The reference works required to understand the Athenian Tribute Lists (ATLs) and our other squeezes can be overwhelming at first glance. This guide is designed to help students and non-specialists navigate and understand the collection as well as the standard reference works where there is more information on the squeezes, including lower-case transliterations of the ancient Greek text.
The most important books for understanding Greek inscriptions are the many volumes of the Inscriptiones Graecae, or IG for short. (The title is just the Latin for “Greek Inscriptions”.) There are many volumes of the IGs and some of these volumes exist in multiple editions. The volume number is indicated using Roman numerals, while the edition number is indicated using exponents (that is, numbers written in superscript). For instance, the second edition of the second volume of the Inscriptiones Graecae would be written as IG II2, and read out loud as “IG two squared”. (Somewhat frustratingly, the program that we currently use to host the squeeze collection does not support the italics or the superscript exponents; this means that on our database, it will be written instead as IG II2.)
The IG volumes are further divided into individual fascicles; however, since the inscriptions of the IGs are typically referred to by entry number, it is unnecessary to include the fascicle number (or page number, for that matter) in a reference. The volume, edition, and fascicle numbers of each IG book appear on the first page, although they are in Latin: the volume is given as voluminis followed by the Roman numeral, the editio is given with the Latin ordinal number (prima for first, secunda for second, and tertia for third), and the fascicle number is given as fasciculus with the Roman numeral.
The squeezes in the McGregor Collection are mostly from the first volume of the IGs, which is in its third edition (1981). This volume contains Attic inscriptions, including the Athenian Tribute Lists, and some sections were co-written by Dr. Malcolm McGregor himself based on his research. Unfortunately, the explanatory text of the Inscriptiones Graecae is written in Latin. This makes them difficult for an ancient Greek student to use, but they still are still a valuable resource, providing readable lower-case transcriptions of the ancient Greek inscriptions which can be lined up with our squeezes to read more of an individual inscription, or to find the column and line numbers of the squeeze. Our collection provides both the IG I2 and the IG I3 numbers wherever possible.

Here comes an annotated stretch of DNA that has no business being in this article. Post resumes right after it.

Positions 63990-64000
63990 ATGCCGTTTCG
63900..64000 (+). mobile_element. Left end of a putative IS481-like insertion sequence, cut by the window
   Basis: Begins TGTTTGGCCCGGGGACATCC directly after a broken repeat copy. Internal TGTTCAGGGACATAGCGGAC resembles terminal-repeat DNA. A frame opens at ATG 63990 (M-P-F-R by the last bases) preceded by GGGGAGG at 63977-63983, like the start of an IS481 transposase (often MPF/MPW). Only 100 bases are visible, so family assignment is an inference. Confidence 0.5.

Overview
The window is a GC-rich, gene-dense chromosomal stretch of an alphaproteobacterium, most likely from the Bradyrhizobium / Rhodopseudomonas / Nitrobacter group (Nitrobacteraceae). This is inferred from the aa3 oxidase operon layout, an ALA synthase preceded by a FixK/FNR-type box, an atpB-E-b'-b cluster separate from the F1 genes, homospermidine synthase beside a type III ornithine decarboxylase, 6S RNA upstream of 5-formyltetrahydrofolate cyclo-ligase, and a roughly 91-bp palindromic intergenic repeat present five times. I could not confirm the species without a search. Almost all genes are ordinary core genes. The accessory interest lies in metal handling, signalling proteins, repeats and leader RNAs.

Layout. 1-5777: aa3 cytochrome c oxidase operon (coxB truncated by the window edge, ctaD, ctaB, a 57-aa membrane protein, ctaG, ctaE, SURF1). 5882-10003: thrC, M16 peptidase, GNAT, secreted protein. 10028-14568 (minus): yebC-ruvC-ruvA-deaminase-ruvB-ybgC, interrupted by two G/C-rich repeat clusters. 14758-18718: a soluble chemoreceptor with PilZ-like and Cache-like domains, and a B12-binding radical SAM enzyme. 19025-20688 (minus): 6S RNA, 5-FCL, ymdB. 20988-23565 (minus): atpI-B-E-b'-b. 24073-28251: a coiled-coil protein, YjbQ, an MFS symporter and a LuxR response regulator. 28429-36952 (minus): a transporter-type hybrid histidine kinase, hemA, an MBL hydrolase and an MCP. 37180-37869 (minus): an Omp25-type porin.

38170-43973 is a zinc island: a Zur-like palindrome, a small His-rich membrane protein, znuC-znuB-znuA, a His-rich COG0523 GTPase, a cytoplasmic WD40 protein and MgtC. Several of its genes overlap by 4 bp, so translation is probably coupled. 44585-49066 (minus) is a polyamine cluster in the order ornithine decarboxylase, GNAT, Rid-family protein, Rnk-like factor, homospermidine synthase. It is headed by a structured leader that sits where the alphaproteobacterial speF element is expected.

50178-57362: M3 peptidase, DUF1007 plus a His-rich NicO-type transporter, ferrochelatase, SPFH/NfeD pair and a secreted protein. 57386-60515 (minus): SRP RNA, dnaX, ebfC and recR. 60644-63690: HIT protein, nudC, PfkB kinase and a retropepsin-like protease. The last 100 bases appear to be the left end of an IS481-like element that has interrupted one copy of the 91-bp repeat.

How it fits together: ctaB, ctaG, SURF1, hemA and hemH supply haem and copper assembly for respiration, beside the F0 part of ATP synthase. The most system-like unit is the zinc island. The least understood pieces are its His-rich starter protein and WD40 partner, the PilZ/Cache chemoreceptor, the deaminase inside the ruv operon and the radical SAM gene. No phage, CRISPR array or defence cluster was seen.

The ATL inscriptions have another numeration system in addition to the IG system. Each year of the tribute lists is numbered (starting with year 1), and referred to a List Number of Year Number (Annus number in the IGs). More information about the ATLs in particular can be found in The Athenian Tribute Lists by Malcolm McGregor, H.T. Wade-Gerry, and Benjamin Merritt.
It is important to distinguish between numbers assigned to inscriptions and numbers assigned to stones (or fragments). IG numbers refer to reassembled inscriptions, which generally incorporate several separate fragments of stone. Because they are reassembled, sometimes the number assigned to a squeeze will change dramatically as scholars reassign a fragment to another inscription.
Other classification systems refer to the stone fragment itself, with set numbers that never change (unlike the IG numbers). Some of the classification numbers that appear in our collection are: Epigraphical Museum (EM) numbers; British Museum (BM) numbers; Agora Museum (AG) numbers); Acropolis Museum (ACR) numbers; and Eleusis Museum (El.) numbers. Of these, EM numbers are by far the most common, followed by BM numbers. These numbers all refer to individual stones, and as such there may be more than one EM number represented on a single squeeze.
– Heather Odell